History

4

It is not exactly known as to when Diyatalawa became a training station for troops, but available records show that it was selected around 1885, when the British Army first established a garrison at Diyatalawa. At that time training was conducted at the Imperial Camp which is presently occupied by the Gemunu Watch troops. In 1900, the British War Office constructed a concentration camp in Diyatalawa to house Boer prisoners captured in the Second Boer War. Initially constructed to house 2500 prisoners and 1000 guards and staff, the number of prisoners increased to 5000. During World War I an internment camp for enemy aliens was set up.

Early in World War II the camp was reopened and German nationals resident in Hong Kong and Singapore, as well as many sailors, like those removed from the Asama Maru in violation of international law, were housed here. Also imprisoned were Buddhist monks of German extraction like Nyanaponika and Govinda Anagarika who had acquired British citizenship. In June 1941 most of the sailors were transferred to Canada. The section for Germans was sensibly divided in a pro- and anti-Nazi wing. There was also a section set up to house Italian POWs. After the Japanese started bombing the island, inmates were on 23 February 1942 transferred to camps on the mainland. Males usually went to Dehradun.Officer training was also carried out here during the war.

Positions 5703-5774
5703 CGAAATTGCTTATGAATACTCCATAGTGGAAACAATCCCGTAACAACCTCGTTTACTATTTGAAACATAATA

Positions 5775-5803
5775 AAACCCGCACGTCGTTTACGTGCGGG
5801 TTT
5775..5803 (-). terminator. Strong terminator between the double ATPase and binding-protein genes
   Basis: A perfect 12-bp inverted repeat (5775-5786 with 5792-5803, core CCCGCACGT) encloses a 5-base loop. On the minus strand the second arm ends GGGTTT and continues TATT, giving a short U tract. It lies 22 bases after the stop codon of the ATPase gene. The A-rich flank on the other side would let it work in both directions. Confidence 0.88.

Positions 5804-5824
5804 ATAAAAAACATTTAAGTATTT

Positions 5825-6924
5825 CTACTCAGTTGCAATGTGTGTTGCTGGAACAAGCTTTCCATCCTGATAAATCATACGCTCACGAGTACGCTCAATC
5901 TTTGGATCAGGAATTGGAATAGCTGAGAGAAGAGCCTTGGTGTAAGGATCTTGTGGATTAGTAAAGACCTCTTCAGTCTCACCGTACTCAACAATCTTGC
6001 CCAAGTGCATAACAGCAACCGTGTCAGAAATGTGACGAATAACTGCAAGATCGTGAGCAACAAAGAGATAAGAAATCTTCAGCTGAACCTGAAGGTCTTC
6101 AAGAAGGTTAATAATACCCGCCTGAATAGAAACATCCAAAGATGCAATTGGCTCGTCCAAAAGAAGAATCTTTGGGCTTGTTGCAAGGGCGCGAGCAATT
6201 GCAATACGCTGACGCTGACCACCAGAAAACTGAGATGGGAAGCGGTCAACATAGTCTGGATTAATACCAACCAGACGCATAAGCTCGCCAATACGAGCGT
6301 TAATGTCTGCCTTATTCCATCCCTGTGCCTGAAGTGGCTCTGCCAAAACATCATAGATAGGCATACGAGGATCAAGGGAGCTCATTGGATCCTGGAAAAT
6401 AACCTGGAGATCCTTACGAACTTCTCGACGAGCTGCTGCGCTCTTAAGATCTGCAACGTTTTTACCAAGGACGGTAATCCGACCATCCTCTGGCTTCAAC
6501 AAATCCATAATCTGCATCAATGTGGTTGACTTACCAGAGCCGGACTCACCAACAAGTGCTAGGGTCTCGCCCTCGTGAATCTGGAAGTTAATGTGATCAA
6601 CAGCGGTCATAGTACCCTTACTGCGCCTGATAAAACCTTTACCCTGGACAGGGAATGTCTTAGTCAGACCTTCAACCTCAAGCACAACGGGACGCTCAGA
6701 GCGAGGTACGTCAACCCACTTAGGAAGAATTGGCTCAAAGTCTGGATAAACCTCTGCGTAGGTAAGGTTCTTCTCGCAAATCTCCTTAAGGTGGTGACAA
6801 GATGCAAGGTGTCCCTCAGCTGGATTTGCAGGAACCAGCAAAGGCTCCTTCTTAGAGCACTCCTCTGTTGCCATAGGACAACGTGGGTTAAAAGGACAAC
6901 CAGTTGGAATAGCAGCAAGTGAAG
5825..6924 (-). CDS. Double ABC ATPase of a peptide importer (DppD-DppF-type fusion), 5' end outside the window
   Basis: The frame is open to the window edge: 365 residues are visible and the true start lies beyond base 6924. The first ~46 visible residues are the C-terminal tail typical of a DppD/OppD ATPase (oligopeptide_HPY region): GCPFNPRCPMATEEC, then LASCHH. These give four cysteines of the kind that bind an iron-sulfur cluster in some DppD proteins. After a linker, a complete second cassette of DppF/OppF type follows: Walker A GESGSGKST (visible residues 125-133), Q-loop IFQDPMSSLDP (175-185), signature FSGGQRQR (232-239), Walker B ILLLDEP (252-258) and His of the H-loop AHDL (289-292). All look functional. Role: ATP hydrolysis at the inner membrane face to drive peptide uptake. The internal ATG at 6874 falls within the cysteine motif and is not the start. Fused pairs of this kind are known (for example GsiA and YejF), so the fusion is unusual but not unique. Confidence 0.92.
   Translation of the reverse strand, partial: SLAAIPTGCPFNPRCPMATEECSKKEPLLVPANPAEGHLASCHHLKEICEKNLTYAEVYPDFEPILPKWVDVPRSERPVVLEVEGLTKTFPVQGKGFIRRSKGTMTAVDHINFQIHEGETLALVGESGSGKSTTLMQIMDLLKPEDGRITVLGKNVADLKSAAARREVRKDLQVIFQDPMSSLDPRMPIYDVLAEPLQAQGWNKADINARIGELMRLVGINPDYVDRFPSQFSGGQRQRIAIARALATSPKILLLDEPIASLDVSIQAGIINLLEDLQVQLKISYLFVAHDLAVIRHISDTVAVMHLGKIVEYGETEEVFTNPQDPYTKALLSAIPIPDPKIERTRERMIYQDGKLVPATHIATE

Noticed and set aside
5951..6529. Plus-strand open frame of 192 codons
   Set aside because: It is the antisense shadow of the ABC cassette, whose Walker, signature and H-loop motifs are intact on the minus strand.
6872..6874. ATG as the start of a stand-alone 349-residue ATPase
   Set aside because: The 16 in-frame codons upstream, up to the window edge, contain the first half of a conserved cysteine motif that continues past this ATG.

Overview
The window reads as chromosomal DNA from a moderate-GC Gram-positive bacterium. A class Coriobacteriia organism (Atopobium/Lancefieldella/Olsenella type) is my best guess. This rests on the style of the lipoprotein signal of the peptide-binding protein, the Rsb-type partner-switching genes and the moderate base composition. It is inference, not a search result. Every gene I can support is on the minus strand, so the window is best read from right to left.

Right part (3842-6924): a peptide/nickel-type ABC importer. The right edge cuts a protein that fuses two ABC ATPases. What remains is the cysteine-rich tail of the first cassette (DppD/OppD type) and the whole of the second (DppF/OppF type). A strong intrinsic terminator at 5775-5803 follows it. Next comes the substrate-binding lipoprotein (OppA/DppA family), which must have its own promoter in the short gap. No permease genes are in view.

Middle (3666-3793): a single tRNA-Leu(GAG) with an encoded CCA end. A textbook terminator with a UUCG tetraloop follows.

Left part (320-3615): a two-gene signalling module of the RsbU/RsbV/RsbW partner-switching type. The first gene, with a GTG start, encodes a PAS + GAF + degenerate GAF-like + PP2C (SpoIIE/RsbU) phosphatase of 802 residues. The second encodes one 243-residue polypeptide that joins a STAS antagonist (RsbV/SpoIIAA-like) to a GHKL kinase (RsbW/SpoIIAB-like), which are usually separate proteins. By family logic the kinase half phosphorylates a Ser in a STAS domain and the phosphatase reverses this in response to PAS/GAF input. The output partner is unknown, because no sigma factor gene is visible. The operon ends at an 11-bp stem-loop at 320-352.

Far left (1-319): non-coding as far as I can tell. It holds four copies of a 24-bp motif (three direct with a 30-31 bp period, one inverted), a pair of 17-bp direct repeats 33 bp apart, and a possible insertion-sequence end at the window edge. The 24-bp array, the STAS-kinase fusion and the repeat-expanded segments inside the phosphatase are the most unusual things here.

The Royal Navy had a holiday station; HMS Uva was situated at Diyatalawa with recreational facilities; this was later taken over by the Royal Ceylon Navy in 1956, commissioning it as HMCYS Rangalla and established its training center there. The had to move out in 1962 and it was taken over by the Gemunu Watch.

After Sri Lanka gained its independence in 1948, all military facilities were taken over by the Sri Lanka army and navy. In 1952 the Royal Ceylon Air Force established SLAF Diyatalawa.